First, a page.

• AWS Resource Tagging is an important way to understand service ownership as well as cost allocation across an organization. You can learn more about tagging strategies here. Most all resources can and should be tagged with a common set of tags. This enables organizations to categorize resources by purpose, owner, environment. The sooner a standard set of tags is agreed upon and used by your teams, the better.
  • Behavior-Driven Development tools like Cucumber.js allow the business to more closely see the scenarios that are being tested. This can be very valuable in situations where many complicated business processes exist.
  • Jest is another Unit Testing that is gaining popularity and takes an “all inclusive” approach.
  • Test data generation libraries like Chance can aid in writing unit tests. Tests can become more readable when using random data for parameters that are required by the implementation but not relevant to the specific test or when the exact value of the data isn’t what is being tested but rather the flow of data. Be careful that using random test data does not cause the test case to become another implementation of the same logic being tested. For example, if the expectation is that a date be formatted in a particular way and the test is using a random date as input, then the test case is forced to format the date in order to assert the correct output. This test case is not testing correctness but, rather, consistency.
  • As the services are built out and consumed by more clients, documentation can become increasingly valuable. Specifications like Swagger can help provide a standard way to document endpoints that can be automatically consumed. There are even libraries that can aid in auto-generating the Swagger file so that it does not have to be maintained by hand. Documentation can be measured by its usefulness to the readers. If documentation is vastly out of date or inaccurate it may be less useful than if it didn’t exist at all. For this reason, try to keep API documentation in source control so that it can be reviewed and merged with the functionality it is documenting.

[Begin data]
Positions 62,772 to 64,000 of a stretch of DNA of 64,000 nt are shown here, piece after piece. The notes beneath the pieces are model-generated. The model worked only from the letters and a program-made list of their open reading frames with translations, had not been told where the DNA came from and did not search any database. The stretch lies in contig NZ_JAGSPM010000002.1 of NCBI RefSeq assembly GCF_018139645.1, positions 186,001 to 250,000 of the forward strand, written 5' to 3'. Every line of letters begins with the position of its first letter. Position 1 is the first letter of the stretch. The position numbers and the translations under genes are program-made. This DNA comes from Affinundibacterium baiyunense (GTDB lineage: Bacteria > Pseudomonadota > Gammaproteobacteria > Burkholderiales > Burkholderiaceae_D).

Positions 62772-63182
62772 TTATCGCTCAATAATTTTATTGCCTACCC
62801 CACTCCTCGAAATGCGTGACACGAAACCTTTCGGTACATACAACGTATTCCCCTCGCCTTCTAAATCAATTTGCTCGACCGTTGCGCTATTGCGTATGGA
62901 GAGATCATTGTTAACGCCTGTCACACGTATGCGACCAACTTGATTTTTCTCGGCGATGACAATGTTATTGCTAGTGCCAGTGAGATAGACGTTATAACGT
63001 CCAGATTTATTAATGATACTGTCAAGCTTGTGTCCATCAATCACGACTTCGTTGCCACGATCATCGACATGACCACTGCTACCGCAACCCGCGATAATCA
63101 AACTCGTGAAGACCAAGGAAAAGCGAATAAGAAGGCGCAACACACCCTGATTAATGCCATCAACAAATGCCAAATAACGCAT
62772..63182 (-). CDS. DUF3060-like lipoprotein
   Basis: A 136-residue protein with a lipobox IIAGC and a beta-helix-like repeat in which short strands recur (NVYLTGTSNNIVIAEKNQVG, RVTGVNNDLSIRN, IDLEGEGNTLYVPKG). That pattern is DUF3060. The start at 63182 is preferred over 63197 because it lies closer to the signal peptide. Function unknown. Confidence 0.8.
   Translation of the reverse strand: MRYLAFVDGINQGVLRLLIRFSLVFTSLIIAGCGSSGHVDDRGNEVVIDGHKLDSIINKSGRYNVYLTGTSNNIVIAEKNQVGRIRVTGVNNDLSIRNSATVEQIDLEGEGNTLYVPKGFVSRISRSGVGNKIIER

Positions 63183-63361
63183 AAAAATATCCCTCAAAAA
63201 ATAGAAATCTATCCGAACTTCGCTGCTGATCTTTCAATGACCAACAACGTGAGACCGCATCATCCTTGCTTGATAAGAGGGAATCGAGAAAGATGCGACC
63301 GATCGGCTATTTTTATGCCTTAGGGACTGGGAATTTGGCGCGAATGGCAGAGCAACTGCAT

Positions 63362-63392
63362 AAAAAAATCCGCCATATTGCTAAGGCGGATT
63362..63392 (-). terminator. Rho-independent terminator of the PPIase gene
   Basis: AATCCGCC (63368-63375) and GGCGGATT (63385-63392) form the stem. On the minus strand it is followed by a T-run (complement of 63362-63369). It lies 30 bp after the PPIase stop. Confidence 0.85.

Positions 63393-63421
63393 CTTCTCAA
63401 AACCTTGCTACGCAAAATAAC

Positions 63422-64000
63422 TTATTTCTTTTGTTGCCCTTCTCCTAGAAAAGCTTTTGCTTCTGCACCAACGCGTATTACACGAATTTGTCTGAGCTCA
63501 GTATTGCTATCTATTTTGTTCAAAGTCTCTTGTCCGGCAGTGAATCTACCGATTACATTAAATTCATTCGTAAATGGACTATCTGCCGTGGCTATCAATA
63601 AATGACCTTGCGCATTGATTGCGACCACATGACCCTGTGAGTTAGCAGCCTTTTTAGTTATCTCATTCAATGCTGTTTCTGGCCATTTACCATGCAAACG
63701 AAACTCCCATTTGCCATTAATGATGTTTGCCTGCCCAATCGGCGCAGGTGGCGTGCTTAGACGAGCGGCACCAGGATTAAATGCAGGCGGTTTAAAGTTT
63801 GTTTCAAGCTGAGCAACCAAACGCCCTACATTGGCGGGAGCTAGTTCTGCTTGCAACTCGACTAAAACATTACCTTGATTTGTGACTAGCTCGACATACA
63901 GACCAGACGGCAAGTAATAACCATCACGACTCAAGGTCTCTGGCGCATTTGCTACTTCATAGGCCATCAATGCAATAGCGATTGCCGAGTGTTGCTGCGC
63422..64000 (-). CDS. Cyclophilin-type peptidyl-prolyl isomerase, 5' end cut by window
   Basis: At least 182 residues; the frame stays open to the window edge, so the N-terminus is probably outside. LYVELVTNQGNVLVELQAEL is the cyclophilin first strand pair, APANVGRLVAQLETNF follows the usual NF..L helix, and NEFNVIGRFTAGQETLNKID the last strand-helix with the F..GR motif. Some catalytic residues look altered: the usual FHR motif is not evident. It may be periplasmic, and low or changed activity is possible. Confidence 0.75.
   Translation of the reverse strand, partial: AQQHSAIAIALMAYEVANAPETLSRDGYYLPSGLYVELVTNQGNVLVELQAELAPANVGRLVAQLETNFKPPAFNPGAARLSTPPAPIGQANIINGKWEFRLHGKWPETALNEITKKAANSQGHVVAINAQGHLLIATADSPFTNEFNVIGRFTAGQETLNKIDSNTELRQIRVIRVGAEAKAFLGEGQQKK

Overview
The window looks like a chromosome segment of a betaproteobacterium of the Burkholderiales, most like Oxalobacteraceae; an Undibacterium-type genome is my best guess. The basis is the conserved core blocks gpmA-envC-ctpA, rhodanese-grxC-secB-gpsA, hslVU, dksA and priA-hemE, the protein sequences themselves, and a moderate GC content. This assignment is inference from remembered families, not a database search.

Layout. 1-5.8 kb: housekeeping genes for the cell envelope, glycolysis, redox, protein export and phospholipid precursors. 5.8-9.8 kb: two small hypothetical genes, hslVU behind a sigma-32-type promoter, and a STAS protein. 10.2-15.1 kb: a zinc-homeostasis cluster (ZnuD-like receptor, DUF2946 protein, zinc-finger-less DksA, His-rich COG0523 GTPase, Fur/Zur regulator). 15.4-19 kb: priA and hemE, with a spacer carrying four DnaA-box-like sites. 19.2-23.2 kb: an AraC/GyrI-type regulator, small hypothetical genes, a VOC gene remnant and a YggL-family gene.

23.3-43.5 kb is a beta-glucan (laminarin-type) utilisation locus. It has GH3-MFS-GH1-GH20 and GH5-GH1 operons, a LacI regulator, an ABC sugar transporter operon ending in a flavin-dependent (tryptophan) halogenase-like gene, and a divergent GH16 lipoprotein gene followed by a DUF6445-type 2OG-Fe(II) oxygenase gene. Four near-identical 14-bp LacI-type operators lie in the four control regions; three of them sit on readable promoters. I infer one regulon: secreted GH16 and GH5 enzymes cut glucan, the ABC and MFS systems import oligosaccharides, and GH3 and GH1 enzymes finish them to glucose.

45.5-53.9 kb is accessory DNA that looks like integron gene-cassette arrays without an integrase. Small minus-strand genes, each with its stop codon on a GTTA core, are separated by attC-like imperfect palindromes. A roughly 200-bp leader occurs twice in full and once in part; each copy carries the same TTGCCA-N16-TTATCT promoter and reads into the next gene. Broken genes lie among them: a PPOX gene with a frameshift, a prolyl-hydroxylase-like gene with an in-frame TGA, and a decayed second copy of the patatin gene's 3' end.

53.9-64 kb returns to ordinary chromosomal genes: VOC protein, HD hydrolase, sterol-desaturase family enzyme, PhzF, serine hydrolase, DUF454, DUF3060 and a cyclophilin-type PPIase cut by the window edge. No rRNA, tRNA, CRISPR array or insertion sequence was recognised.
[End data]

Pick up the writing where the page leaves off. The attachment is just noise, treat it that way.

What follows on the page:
• Our implementation of CodePipeline took the liberty of deploying the pipeline, development, and production to the same AWS account. The best practice is to separate the production and non-production environments into separate accounts because an account is the default security boundary in AWS. With the introduction of AWS Organizations, it makes sense to not only create an account for each environment but even for each department or business unit within the organization.
  • Testing Microservice Interactions can be accomplished via Consumer-Driven Contract(CDC) testing with frameworks like Pact. Learn more about CDC here.

We hope you found this series valuable. Again, we welcome feedback on the series. Because the series is only published online, it’s never too late to make an improvement to any of the articles. So please do share your ideas for improvement with the authors at

If you would like to help your team in adopting any of the concepts, our consultancy provides coaching services, so feel free to contact us. If you’re an organization wanting their products built in the manner we’ve described, just ask; We offer full project teams to get the job done!

About the Authors

Paul Rowe studied computer science at Western Illinois University. He started working with Source Allies in 2007 and has over a decade of software development consulting experience in the Health Care and Agriculture markets. Paul is versed in a variety of Node.js, Java and AWS tech stacks. He experiments on GitHub here.
Matt Vincent studied industrial engineering at the University of Iowa. He founded Source Allies in 2002. Matt is an AWS Certified Solutions Architect & DevOps Engineer with a specialty certification in Big Data.